RAYNAUD'S DISEASE

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1665

one in Paisley. In Glasgow the weekly report issued onJune 7th showed that there were at that time 104 casesnnder treatment. In Belfast during the week endedJune 8th ten deaths from this cause were registered.

THE CHILD’S HOLIDAY.

THE health of the little ones who live in the poorer and

generally unhealthier areas of our great cities is a matter ofthe first importance to us all. Not only humanity but self-interest, our interest in our population, insures this. To

give these children when living in London a fortnight’sholiday in the country does not at once fit them to become

either useful workers and desirable members of the com-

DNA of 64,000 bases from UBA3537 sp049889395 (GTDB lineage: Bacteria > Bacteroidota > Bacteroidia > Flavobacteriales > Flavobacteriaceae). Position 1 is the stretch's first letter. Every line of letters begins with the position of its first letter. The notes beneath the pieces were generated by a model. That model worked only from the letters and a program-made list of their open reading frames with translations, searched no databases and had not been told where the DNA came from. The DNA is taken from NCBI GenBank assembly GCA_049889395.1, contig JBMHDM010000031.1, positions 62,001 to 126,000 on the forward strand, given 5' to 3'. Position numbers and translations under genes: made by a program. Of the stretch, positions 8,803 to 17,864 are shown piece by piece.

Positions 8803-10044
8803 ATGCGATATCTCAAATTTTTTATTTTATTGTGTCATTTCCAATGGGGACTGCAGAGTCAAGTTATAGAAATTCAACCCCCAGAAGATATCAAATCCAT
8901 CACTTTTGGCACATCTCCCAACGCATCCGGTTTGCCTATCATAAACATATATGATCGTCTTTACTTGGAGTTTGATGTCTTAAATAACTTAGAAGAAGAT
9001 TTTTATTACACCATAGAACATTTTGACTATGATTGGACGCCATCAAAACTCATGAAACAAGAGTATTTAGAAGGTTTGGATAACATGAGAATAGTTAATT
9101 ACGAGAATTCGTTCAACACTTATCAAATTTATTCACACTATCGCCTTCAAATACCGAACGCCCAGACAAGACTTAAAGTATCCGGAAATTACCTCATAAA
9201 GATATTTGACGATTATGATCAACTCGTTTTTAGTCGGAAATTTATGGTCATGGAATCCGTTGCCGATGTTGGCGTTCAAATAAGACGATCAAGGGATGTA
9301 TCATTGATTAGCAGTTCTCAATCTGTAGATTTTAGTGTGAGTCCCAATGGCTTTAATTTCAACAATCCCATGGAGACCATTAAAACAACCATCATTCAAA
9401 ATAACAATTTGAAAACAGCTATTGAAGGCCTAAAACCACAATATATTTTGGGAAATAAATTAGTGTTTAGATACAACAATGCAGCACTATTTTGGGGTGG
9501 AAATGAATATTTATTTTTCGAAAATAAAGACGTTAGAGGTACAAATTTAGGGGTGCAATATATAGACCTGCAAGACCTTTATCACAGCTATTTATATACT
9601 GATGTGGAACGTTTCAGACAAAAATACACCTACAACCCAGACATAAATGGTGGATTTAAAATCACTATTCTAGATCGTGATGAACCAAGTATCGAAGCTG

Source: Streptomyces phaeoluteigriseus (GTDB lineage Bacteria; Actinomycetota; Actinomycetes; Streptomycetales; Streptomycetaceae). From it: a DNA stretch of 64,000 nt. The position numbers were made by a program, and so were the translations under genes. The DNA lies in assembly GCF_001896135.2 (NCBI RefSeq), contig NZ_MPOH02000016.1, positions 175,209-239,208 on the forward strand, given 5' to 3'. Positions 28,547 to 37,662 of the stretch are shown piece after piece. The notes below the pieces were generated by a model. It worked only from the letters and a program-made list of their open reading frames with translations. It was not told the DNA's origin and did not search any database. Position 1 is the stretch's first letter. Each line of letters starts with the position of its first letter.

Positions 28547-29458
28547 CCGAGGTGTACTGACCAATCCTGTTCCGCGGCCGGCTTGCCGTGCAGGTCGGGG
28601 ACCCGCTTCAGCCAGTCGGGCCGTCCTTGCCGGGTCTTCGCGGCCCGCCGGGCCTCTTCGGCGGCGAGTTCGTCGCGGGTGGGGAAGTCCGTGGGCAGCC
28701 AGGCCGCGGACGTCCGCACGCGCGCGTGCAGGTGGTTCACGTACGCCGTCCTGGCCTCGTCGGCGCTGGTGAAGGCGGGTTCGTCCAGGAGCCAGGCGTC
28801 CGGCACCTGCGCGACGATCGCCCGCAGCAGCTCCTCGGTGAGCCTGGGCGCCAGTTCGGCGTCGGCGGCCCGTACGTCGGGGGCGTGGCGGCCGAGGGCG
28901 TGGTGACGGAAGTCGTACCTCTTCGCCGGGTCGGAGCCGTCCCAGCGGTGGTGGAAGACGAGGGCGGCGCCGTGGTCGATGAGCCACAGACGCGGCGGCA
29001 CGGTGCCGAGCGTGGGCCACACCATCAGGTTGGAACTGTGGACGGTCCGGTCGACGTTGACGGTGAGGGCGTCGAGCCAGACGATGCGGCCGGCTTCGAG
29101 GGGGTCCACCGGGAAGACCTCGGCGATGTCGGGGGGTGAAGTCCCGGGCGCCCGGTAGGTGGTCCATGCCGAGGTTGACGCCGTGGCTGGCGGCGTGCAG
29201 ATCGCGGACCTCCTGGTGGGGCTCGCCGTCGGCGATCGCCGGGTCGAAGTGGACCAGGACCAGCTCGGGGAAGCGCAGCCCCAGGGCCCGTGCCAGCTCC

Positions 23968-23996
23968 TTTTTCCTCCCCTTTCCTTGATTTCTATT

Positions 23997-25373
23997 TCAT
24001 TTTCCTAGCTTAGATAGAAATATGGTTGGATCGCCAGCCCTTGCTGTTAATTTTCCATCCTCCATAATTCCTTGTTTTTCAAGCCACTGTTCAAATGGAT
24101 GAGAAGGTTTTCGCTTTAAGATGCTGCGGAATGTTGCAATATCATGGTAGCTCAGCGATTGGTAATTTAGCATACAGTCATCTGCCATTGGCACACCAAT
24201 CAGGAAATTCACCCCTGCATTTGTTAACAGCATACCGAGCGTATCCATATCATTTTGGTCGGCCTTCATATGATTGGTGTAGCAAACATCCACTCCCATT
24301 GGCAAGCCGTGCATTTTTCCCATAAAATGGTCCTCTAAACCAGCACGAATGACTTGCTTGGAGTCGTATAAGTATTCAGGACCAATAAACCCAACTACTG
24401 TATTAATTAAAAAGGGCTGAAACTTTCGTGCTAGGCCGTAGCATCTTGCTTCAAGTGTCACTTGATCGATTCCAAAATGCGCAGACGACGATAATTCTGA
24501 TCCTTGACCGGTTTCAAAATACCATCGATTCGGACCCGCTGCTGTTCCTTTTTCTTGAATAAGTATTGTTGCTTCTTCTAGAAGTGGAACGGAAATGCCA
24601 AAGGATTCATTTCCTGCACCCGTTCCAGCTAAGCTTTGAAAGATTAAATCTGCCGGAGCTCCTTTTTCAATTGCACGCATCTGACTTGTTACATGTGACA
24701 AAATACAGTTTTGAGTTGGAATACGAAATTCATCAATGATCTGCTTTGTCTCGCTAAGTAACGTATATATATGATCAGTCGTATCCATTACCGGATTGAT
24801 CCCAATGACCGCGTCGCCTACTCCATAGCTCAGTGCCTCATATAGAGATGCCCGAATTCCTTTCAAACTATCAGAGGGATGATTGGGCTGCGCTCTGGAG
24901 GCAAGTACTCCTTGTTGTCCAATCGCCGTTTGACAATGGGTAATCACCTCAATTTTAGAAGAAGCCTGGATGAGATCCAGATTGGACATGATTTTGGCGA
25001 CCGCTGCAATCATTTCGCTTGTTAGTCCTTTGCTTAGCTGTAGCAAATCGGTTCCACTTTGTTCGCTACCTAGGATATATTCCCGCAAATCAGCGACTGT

munity or healthy parents of a new generation, but it affordsan admirable stimulus to all manifestations of their physicaland moral progress, and therefore the Children’s CountryHoliday Fund deserves the best support which we can

give. Entirely unsectarian in its character, the societyyear by year extends its good work and is only limitedin its operations by the amount of the subscrip-tions which it receives from the public. From the

annual report which has just been issued we learn thatduring the year 1906 43,442 children were sent to countrycottages in the south of England, and the executive of thesociety expect that during the forthcoming season therewill be an even greater demand upon the fund for assistance.When it is remembered that there are more than 800,000children on the rolls of the London (including West Ham)schools 43,000 appears as but a small proportion to whom toextend the advantages of a visit to the country, particularlywhen we remember that quite possibly one-half of the

elementary school population of London never leave the